There's only one thing wrong with relationships: They too often require the participation of others. If it weren't for that other person hanging about, things would be a lot simpler. Then you could just focus on your own feelings and needs. But this additional individual continually fouls up the works with flights of ego, mewling demands for attention, and incessant omnipresence.
Perhaps this is the conundrum Jason Robert Brown had in mind when he wrote The Last Five Years, a two-person musical about a relationship in which the characters almost never relate to each other. This separation is further exaggerated by the artificial structure of having the man, Jamie, croon his side of the story in chronological order, ending in the present, while Cathy sings her experiences in the opposite direction. The result is more intellectually satisfying than emotionally fulfilling, since the actors hardly ever bounce off each other. But there are so many telling, wistful, and hilarious moments along the way that the show succeeds in spite of its arch conceits.
The undeniable star of the evening is Brown's song cycle, a varied and vigorous collection of tunes that range from pop simplicity to operatic complexity. Melodic and lyrical surprises abound as the characters take turns explicating their current state of self-involvement. Beginning at the end, Cathy starts the show with a most depressing number, "Still Hurting," which sketches her grievances with her now absent husband. That's followed by the boyish and exuberant Jamie, who, since he's at the beginning of their life together, is thoroughly smitten by his "Shiksa Goddess." Yes, to add one more disconnect to the mix, Jamie is a nice Jewish boy who is on the brink of explosive success with his first novel, while non-Jewish Cathy is an actor scrapping for parts in the heartless New York theater world.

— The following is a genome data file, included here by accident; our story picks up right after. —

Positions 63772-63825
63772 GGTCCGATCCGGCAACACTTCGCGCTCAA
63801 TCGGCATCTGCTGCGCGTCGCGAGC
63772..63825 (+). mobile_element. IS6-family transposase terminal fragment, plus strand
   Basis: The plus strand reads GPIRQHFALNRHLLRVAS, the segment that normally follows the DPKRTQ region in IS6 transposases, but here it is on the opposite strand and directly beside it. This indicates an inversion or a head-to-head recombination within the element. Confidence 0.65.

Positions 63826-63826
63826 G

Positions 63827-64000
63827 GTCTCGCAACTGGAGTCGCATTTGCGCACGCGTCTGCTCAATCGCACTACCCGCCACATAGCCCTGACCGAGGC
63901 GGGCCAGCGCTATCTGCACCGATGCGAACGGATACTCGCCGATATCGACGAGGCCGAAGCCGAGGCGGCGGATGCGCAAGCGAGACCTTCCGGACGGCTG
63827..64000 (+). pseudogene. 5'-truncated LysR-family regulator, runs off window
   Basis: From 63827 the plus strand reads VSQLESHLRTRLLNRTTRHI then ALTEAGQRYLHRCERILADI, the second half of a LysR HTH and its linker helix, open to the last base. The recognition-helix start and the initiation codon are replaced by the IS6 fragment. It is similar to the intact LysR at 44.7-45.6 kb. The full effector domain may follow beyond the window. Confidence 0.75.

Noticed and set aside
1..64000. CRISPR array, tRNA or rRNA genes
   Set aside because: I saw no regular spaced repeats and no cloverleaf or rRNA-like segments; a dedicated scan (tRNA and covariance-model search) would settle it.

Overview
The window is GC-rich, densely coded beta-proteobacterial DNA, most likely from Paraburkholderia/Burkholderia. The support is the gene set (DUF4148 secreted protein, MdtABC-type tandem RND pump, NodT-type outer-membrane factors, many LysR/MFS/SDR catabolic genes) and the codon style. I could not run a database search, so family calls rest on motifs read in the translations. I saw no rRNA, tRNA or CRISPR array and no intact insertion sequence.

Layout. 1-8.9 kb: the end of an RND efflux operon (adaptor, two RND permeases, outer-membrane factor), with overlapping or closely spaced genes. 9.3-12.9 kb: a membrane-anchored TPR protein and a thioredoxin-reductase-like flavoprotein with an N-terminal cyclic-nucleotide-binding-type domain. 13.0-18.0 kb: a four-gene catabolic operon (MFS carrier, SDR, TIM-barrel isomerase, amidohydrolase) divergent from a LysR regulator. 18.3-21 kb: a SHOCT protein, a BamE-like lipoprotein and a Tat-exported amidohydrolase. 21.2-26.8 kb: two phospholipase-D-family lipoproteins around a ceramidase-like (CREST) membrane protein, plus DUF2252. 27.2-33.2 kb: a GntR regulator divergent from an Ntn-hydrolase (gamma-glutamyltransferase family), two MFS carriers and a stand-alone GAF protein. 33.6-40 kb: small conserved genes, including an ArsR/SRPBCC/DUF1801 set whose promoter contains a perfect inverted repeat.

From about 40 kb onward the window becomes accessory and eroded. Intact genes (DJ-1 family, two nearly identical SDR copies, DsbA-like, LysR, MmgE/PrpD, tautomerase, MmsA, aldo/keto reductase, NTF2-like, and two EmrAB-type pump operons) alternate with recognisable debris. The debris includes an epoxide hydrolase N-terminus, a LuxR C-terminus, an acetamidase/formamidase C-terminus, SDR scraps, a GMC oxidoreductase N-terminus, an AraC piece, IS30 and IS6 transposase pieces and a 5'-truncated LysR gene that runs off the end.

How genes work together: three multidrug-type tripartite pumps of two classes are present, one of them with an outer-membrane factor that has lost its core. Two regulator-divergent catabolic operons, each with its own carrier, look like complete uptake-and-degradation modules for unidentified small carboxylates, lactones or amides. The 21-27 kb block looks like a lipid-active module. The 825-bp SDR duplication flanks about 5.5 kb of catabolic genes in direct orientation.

It has been noted that The Last Five Years is a semiautobiographical rendition of Brown's initial career (he won a Tony for his first musical, Parade) and marriage -- and it prompted some legal action by his ex-wife when she learned that their matrimonial mishaps had been translated into a play. But she needn't have worried on that score, since Brown stitches his remarkable musical gifts to a story line that is achingly stereotypical: Husband gets rich and famous, and starts scoring nubile young chicks, as wife, her career in tatters, fights becoming the little woman at home dreaming of domestic bliss. While the arc of this saga is nothing new, there are many delicious interludes. As Cathy, pert Sandy Simon is endearing when she performs "A Summer in Ohio," a rueful recitation of acting in a summer stock company outside Cincinnati, where she shared a room with a stripper and her snake named Wayne. And she is fabulously frazzled in "Climbing Uphill," an interior monologue ditty that perfectly captures the trauma of the audition process, veering from crushing self-doubt ("I suck") to disdain for her judges ("These are the people who cast Linda Blair in a musical!").
When Simon passes the singing baton to Scott Plate, who plays Jamie, the tale takes on a sharper edge as we see a goofy, spirited young man morph into a celebrated writer with a smug belief in his own superiority. Plate is compelling as he tries to resist the women who are drawn to his blossoming fame and, later, as he reveals his impatience with Cathy's ordinariness ("I will not fail so you can be comfortable/I won't lose because you can't win"). Except for the moment when the two exchange rings, at roughly the halfway point of the 90-minute show, their story is revealed within the isolation of individual songs -- a challenging format for Simon and Plate, who act better than they sing. Even so, tender emotions do come through, particularly in Simon's lovely and poignant "I'm a Part of That."
Much of this production's success is due to director Victoria Bussert's detailed, briskly paced staging and her imaginative use of the excellent three-piece musical ensemble (Nancy Maier, Morgan Scagliotti, and Saeunn Thorsteinsdottir). At one time during his stud-author-on-the-prowl juncture, Jamie pats the pianist on her head and flirts with the female cello player, who gives him a smoldering glance in return. In fact, Bussert engineers so much intriguing stage business that one forgets the show is essentially a concert featuring a dozen solos and a couple of duets.
If you're fond of musicals with happy endings, look elsewhere. But if you enjoy tunes with attitude, the final vignette of The Last Five Years will stay with you: Jamie and Cathy sharing a bed and virtually nothing else as they sing their way into and out of a love that may never have existed.
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